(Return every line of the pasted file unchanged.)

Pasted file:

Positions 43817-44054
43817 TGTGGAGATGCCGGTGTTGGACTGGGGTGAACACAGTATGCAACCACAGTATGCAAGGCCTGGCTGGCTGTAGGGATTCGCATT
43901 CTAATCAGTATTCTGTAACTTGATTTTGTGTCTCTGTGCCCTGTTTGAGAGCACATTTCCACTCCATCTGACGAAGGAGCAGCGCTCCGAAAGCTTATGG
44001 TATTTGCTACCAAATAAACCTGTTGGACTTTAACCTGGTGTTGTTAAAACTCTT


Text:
Positions 43817-44054
43817 TGTGGAGATGCCGGTGTTGGACTGGGGTGAACACAGTATGCAACCACAGTATGCAAGGCCTGGCTGGCTGTAGGGATTCGCATT
43901 CTAATCAGTATTCTGTAACTTGATTTTGTGTCTCTGTGCCCTGTTTGAGAGCACATTTCCACTCCATCTGACGAAGGAGCAGCGCTCCGAAAGCTTATGG
44001 TATTTGCTACCAAATAAACCTGTTGGACTTTAACCTGGTGTTGTTAAAACTCTT